IN CONTRAST to the reporting on the Ultimo Community Garden in which the local newspaper focused on controversy, The Telegraph in March this year reported on community gardens in a more positive light.
The growth in the number of community gardens and the reality that they are an idea with appeal to a broad socioeconomic range were features of the story written by Neil Keene.
The theme of the Telegraph story was the growth in community garden numbers rather than contestation over public land. This is not to say that we should expect only positive reporting of community gardening. What we should expect is fair reporting that maintains proportionality in the body of opinion it presents.
The Telegraph story quoted Newcastle's Craig Manhood who attributed social reasons to the popularity of community gardening.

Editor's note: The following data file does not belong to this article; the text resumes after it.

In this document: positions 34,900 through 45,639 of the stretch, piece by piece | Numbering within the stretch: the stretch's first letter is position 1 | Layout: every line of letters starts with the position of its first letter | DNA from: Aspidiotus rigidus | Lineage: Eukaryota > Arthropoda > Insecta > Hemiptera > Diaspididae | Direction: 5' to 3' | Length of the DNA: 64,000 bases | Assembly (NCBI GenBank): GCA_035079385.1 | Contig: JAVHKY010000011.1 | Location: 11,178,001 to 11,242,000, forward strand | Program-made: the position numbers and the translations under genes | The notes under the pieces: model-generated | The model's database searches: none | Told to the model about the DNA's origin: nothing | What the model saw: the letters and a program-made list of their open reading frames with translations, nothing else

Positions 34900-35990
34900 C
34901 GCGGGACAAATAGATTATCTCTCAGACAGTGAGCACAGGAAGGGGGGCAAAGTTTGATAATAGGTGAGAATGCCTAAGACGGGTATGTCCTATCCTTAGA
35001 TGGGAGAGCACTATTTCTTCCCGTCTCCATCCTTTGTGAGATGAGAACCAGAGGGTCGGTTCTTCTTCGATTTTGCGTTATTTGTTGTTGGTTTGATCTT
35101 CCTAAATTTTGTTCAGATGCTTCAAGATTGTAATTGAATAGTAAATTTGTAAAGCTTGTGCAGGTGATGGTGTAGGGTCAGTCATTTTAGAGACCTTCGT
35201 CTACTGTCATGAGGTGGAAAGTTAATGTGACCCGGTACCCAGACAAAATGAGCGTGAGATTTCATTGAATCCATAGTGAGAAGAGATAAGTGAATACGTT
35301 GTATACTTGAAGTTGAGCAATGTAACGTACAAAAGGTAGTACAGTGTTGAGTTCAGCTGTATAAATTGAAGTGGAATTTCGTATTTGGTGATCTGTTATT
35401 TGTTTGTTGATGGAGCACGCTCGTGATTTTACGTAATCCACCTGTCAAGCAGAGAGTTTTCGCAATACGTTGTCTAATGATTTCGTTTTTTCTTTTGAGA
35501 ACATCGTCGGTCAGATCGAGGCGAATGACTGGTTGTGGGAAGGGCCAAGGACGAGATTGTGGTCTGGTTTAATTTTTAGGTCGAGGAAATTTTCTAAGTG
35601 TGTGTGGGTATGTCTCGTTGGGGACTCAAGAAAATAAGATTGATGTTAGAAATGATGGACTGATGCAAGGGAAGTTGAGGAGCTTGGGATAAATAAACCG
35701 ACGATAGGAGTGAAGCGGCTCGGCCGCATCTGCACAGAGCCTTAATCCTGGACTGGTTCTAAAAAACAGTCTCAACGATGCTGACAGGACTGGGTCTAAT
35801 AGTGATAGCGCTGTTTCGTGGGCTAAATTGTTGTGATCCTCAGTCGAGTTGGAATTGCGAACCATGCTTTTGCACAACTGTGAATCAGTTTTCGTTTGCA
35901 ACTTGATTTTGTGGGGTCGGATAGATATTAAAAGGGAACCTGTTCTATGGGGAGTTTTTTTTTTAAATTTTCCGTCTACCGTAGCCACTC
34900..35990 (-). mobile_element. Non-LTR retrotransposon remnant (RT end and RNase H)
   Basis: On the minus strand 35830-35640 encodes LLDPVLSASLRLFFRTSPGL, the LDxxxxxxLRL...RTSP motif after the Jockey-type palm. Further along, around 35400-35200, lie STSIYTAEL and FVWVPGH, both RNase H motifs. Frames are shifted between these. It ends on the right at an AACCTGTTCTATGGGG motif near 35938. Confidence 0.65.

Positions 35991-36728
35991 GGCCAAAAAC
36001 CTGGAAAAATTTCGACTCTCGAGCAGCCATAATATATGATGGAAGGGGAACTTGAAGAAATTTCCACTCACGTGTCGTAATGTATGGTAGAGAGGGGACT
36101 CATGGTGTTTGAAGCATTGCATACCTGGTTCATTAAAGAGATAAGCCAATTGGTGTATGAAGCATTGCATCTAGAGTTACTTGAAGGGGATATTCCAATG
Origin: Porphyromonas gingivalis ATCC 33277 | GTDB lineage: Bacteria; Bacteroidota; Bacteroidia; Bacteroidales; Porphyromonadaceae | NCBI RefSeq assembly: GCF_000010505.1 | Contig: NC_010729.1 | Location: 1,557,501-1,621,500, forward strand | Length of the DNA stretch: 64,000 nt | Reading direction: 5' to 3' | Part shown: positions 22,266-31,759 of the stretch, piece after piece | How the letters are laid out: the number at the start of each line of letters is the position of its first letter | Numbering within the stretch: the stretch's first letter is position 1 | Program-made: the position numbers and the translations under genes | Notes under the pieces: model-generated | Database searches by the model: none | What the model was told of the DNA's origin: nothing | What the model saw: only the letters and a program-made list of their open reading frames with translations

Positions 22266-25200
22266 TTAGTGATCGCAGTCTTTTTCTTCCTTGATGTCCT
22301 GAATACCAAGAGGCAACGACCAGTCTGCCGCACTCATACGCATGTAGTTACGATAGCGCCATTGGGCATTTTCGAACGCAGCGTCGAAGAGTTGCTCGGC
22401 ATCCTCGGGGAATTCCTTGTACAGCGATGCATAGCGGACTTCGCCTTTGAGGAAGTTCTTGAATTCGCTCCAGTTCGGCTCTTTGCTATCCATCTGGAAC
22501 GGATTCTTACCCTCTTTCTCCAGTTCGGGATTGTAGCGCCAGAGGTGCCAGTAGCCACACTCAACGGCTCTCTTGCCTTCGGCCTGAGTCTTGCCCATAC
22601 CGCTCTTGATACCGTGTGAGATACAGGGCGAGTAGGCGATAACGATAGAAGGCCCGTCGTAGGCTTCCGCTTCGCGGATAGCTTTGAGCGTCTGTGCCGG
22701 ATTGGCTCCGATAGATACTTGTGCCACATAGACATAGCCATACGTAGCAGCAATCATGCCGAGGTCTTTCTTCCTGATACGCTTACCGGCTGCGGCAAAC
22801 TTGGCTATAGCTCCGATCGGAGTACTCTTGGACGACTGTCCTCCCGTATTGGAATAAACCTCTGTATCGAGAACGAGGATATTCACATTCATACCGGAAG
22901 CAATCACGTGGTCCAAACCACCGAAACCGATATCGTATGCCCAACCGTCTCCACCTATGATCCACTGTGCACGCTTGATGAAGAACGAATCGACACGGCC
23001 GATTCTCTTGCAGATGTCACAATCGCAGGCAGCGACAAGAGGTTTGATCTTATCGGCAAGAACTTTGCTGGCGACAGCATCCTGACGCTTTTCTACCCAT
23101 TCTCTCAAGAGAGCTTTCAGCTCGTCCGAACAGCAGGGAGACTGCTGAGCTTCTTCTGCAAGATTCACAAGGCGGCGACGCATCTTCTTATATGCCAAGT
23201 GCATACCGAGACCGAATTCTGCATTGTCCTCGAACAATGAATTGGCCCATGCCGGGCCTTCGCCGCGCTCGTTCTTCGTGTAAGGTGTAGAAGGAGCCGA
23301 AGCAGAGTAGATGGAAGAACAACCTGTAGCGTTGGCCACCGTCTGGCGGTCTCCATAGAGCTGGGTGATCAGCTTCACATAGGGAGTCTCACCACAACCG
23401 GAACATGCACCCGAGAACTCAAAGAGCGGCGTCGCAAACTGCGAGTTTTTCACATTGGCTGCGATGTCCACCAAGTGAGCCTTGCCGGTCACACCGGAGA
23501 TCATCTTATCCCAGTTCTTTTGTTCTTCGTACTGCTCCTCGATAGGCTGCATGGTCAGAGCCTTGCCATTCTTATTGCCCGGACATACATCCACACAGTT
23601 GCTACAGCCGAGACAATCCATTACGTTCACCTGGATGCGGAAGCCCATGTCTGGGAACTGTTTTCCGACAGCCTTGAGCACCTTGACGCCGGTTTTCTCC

FOLLOWING is the story from the Telegraph...
"Community gardens are flourishing in the concrete jungles of NSW
Neil Keene March 12 2010.
are flourishing across the state as thousands of urban green thumbs emerge from the concrete jungle to get involved.
Supporters have said the dozens of communal gardens that have sprung up in Sydney in recent years not only offer a chance to grow herbs and vegetables - they are helping people reconnect in an increasingly isolating society.
Demand for land to establish new gardens in Sydney is so great that several councils have had to write up policies controlling where the plots should go and how many there should be.
Australian City Farms and Community Gardens Network spokesman Russ Grayson estimated there were 80 gardens already operating in Sydney and there were more in the pipeline.
"There are gardens in the city, gardens on the North Shore in fairly affluent areas - they cross all social classes," he said.
Craig Manhood, project officer with one of 10 community gardens in Newcastle, said gardening was just one attraction. "The main thing I get from it is the interaction with other people," he said."
READ the story on the Daily Telegraph website.